My name is Mik, and my family name is Hetu. When I meet people in person after meeting them over the phone or after they’ve heard my name mentioned, many times they’re surprised that I am not some kind of Asian. It’s a reasonable assumption, especially if you say my name quickly. More than one person has mentioned to me “Mik Hetu” has a sound pattern similar to the Japanese word for emperor, “Mikado” (familiar to the world if only through the Gilbert and Sullivan play The Mikado.) Many years ago, I found a way to have fun with this, and it has become my stock answer to the question, “What kind of name is that?”
“Well, no one in the family is quite sure. You see, my family is half Canadian French and half Canadian Indian, and nobody’s really knows which side of the family the name came from. Actually, we all argue over it all the time because the two sides assign vastly different stories. I prefer the Canadian Indian meaning of the name, but I’m told the French meaning is much more appropriate.”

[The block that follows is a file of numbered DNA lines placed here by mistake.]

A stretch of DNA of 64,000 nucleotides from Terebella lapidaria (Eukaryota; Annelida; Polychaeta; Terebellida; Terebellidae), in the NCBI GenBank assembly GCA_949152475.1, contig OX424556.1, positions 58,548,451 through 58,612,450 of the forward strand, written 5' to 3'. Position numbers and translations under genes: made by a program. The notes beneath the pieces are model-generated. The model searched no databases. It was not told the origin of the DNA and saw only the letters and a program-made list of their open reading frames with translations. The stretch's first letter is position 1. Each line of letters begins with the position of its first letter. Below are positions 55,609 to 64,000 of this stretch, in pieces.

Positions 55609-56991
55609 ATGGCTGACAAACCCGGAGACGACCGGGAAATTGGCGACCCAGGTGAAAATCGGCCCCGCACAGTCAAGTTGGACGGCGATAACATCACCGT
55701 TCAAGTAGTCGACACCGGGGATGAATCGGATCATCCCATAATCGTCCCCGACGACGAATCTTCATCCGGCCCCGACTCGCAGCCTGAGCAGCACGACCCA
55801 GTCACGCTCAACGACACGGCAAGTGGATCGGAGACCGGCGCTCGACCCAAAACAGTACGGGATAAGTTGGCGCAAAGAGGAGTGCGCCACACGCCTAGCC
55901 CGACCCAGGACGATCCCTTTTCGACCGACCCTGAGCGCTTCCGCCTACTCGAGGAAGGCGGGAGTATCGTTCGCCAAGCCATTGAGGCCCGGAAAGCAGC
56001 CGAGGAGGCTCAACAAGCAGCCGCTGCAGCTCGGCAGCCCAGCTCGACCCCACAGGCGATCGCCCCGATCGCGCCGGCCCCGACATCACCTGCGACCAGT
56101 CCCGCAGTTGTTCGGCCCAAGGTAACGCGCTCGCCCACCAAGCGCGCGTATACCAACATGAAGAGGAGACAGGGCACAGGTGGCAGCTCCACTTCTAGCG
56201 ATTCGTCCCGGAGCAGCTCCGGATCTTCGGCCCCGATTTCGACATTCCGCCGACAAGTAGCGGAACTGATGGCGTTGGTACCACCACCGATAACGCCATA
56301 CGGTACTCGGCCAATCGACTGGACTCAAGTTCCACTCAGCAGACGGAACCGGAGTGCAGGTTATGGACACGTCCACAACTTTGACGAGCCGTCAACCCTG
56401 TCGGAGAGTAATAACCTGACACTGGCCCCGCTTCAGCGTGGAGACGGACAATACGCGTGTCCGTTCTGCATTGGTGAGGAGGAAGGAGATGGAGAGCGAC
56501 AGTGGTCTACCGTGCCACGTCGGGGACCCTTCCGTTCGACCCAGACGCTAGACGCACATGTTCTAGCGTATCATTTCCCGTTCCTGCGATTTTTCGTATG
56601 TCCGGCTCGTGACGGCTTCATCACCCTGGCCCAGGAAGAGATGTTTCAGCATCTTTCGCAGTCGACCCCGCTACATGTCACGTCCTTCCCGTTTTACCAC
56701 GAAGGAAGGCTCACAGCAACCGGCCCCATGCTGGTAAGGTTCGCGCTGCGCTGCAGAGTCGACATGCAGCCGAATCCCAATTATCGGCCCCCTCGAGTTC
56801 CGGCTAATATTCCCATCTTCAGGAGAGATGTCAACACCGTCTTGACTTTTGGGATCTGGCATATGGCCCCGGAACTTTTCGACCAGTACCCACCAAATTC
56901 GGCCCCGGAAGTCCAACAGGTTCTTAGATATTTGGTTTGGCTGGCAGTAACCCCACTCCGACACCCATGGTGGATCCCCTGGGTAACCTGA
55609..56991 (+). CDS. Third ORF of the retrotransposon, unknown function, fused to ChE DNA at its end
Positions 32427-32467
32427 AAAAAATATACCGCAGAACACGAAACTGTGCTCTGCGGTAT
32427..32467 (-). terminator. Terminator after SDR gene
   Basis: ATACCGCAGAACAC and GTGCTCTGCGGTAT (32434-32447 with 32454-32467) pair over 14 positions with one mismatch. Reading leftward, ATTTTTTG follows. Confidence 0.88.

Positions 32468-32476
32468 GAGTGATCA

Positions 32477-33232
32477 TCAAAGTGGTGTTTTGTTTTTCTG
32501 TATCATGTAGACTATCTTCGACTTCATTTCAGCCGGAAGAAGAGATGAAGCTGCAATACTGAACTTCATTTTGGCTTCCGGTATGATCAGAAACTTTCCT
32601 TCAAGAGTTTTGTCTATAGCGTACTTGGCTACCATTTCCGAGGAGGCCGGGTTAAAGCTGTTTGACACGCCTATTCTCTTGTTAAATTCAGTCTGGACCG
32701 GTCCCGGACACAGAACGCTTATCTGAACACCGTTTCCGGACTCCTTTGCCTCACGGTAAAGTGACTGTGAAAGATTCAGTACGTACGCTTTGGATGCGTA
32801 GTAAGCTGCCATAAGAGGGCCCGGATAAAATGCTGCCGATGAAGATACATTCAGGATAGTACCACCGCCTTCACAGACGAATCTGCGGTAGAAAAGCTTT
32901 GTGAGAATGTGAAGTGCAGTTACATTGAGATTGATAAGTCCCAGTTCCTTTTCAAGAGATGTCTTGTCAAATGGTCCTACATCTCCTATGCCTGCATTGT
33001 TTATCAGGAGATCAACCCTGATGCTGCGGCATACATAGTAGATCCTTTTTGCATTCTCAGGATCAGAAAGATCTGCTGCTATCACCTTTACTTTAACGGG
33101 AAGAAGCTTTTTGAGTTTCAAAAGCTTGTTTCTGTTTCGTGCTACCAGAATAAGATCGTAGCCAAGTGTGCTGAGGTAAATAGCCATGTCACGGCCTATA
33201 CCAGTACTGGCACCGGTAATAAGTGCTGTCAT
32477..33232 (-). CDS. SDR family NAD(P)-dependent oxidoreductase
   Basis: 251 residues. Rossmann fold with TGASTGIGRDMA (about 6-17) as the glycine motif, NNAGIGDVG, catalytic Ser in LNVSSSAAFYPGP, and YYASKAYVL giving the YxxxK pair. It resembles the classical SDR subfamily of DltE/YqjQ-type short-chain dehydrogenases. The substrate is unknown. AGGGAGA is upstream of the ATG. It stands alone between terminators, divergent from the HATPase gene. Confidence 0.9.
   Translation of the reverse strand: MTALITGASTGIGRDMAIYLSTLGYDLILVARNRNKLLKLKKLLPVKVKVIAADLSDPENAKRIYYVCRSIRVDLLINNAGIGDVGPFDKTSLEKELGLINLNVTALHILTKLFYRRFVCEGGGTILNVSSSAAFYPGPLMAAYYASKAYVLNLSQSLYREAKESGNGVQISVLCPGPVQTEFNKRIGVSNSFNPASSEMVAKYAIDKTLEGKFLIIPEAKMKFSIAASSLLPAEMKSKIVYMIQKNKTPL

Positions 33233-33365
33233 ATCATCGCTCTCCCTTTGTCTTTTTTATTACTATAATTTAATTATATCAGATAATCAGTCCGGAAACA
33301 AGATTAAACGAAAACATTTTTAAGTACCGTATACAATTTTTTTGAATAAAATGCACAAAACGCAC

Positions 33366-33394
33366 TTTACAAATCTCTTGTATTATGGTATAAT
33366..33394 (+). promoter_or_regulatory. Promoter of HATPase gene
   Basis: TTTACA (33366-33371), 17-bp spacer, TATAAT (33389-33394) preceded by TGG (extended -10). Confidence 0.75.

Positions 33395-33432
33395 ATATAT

The listener will usually bite. “Really? More appropriate? In what way?”
“Well, remember that it is very cold up in Canada, so long ago the natives learned to pack a lot of meaning into as few words as possible. In the language of several tribes of Canadian Indian, Hetu means: Snowy, snowy night, when the winter wind blows from across the water, and the children have no food to eat and cry themselves to sleep at their mother’s breast as she sings to them softly and worries about their father hunting alone under the moon as his father did, and his father’s father did before him.”
Half the time, the listener’s eyes glaze over before I get through it, but half the time, he or she will say, “Really! Wow! What’s the French translation?”
“Oh, that’s much easier to remember. It’s simply: Full of Shit.”
They laugh, and well, y’know, I’ll take that as a compliment . . .